Seedling bags

Was looking on ebay and saw these wee bags, loads of them for much cheapness. Any good? Im looking for cheap pots to start off dahlias next year and thought maybe this type of 'plant the whole thing' pot might be useful. Anyone used them? Here is the ebay link so you can see what i'm on about. Obviously i need to source a bigger size

https://www.ebay.co.uk/itm/100pcs-Seedling-Raising-Bags-Plants-Pouch-Fiber-Nursery-Pots-Garden-Supplies-Q0/182736108819?epid=2175769545&hash=item2a8bebbd13:m:mq7g5c5DtNt-OS84JtdxPLA

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  • LynLyn DevonPosts: 13,914

    I wouldn’t touch those bags from China. They stifle roots so you have to peel them off before you plant out.

    why not just get a seed tray and some seed compost. 

    Gardening on the wild, windy west side of Dartmoor. 

  • oooftoooft Posts: 154

    I meant i wanted to start off dahlia tubers, not seeds.  Thats why i was looking for cheap pots and came across the bags.

  • ObelixxObelixx Vendée, Western FrancePosts: 16,805

    Have you no old pots lying around, or ice cream cartons or other packaging you can recycle?   Just put some holes in the bottom and you have a pot.

    "We don't stop playing because we grow old; we grow old because we stop playing." - George Bernard Shaw
  • LynLyn DevonPosts: 13,914

    No good for dahlia tubers I’m afraid, it will not work, they are made of the same  stuff as tea bags.

    The largest size is only 6x8 inches.  With the weight of the compost and the tuber, it will split. Dahlias  need to go in flower pots.

    how many dahlias have you got, for £2.86 you could buy a few pots or look on your local free serve or gumtree, I’ve got a pile outside my gate for the taking, you could look for any freebies like that. 

    Gardening on the wild, windy west side of Dartmoor. 

  • oooftoooft Posts: 154

    Thanks for your replies. I'm afraid I don't have enough old pots lying around and my favourite brand of ice cream comes in a small paper carton. I've found these polythene pots which will probably do the job? I've not been able to source a cheap supplier of larger pots, they are expensive in the big garden centres and poundland only stocks small ones.  I don't think anything comes into the house which could be recycled as a plant pot except for milk cartons but i don't have space to store a load of these. I might give these a go at 50 for £6.50.

    https://www.amazon.co.uk/Hadopots-Polythene-Plant-Pots-Pack/dp/B00FSD565I/ref=lp_3896090031_1_5?srs=3896090031&ie=UTF8&qid=1511435779&sr=8-5

  • LynLyn DevonPosts: 13,914

    Try you Local freeserve or gumtree, as I said people are usually giving them away.  I could give you loads if you’re in the Devon cornwall  area.

    It depends on how big your tubers are, measure them and see if they will comfortably fit in the plastic bags. Don’t forget that whatever size they are this year, they will be twice that size next.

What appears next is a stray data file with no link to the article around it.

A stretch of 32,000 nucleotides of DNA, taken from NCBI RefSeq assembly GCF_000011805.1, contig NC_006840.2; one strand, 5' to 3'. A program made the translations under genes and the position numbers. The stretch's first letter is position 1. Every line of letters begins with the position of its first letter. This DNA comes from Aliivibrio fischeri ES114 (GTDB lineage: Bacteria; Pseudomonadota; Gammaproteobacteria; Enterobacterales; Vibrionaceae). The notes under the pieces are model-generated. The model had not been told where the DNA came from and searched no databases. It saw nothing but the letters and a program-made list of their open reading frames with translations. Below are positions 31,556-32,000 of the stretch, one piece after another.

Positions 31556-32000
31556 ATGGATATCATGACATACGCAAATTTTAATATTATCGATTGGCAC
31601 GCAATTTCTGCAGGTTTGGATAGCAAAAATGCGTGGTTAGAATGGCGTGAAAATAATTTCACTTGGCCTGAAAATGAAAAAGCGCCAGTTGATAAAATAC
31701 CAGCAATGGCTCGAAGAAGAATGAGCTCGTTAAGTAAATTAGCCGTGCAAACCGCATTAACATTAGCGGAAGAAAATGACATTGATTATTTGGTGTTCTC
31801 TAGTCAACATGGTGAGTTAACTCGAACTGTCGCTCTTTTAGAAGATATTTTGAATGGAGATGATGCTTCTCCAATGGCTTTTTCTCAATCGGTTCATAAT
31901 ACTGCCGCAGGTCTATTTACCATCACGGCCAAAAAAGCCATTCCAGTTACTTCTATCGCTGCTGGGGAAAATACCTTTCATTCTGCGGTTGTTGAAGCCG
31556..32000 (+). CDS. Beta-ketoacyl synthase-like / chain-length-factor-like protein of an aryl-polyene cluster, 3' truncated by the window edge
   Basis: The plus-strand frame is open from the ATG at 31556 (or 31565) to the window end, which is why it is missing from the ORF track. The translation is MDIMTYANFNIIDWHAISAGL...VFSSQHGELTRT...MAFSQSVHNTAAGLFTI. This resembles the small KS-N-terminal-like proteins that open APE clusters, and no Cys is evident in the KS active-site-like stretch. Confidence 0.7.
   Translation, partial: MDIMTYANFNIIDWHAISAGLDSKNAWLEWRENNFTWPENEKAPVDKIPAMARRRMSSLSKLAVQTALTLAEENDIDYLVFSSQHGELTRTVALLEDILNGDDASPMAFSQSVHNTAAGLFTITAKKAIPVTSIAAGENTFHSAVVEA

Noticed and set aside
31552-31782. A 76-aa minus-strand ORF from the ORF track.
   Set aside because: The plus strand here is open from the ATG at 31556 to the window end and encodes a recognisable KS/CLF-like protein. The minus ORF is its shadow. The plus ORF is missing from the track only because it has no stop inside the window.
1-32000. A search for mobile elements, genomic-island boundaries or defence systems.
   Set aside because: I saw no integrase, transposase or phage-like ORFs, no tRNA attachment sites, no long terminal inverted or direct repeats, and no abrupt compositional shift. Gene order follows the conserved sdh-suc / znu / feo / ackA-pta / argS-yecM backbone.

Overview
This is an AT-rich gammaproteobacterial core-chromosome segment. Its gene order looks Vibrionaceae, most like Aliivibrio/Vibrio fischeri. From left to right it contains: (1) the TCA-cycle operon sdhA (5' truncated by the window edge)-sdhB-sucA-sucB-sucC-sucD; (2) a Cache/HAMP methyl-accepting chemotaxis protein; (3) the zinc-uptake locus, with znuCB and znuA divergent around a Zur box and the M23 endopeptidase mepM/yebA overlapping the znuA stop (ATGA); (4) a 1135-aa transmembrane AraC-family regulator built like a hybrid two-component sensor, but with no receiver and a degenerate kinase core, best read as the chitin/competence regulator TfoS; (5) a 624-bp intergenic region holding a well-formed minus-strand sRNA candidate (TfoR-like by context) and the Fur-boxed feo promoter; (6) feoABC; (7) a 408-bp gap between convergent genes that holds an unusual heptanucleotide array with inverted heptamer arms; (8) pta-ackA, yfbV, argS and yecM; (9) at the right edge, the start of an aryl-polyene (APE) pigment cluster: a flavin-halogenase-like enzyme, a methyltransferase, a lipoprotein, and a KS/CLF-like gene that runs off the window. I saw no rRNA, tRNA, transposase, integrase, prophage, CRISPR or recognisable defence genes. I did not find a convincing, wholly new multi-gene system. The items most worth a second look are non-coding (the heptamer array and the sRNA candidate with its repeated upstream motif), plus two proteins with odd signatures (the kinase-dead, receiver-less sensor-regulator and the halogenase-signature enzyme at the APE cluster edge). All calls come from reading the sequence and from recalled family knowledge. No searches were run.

you could just roll the tops of supermarket carrier bags down and use those. I do that with my daffs and tulips when they finish flowering.

    take no notice of me, I don’t buy anything for the garden, only compost, then I buy good stuff, I look around for anything usable. 

    Definitle don’t buy that tea bag paper bags though, you will be dissapointed and waste your money. 

    Gardening on the wild, windy west side of Dartmoor. 

  • Ask at your local Garden centre or Nursery - they often have an excess of used plastic plant pots which they would be happy to rid themselves of. 

    Another alternative is to check your local recycling centre ( i. rubbish tip ). Whilst some have stopped allowing people to take plastic pots which people have brought in and prefer to dump in general waste, others may still have a more sensible policy.

    Like Lyn, I have plenty going spare but not much use unless you are close enough to make a trip worthwhile. 

  • oooftoooft Posts: 154

    Thanks for the advice Mike. I wanted to start them off early to get the flowers going but i'll maybe just wait until after the frosts as I've decided not to plant  them in the ground anymore and you seem to suggest it's not necessary.  My local B&Q had 40 litre trugs for a pound each today! Bought a load of them and intend to grow my dahlias in these.

    Can i fit two in a 40 litre container? I was also thinking of plating something in there to cover the trug, like a cascade petunia. Should i just stick to one dahlia and some trailers?

  • You will need to make drainage holes in the trugs and then raise them off the ground so water can escape or your dahlias will rot. Hope you've got lots of spare bricks!

  • LynLyn DevonPosts: 13,914

    Dahlias are not a flower you can start off early, they start to grow later and flower later. If you start them off in a heated place you still can’t put them outside until late May/early June. 

    No point in putting anything else in there, by the time annual bedding is ready to go outside the dahlias will be up.  Maybe put some trailing lobelia around the edge, personally I like dahlias as stand alone plants, choice is yours. 

    As Buttercup says, when you start them off next year in the trugs plenty of holes plenty of bricks.  In the meantime, wrap in newspaper and keep in a frost free place. Shed, conservatory, wardrobe, bring them out next March and start them off indoors. 

    Gardening on the wild, windy west side of Dartmoor. 

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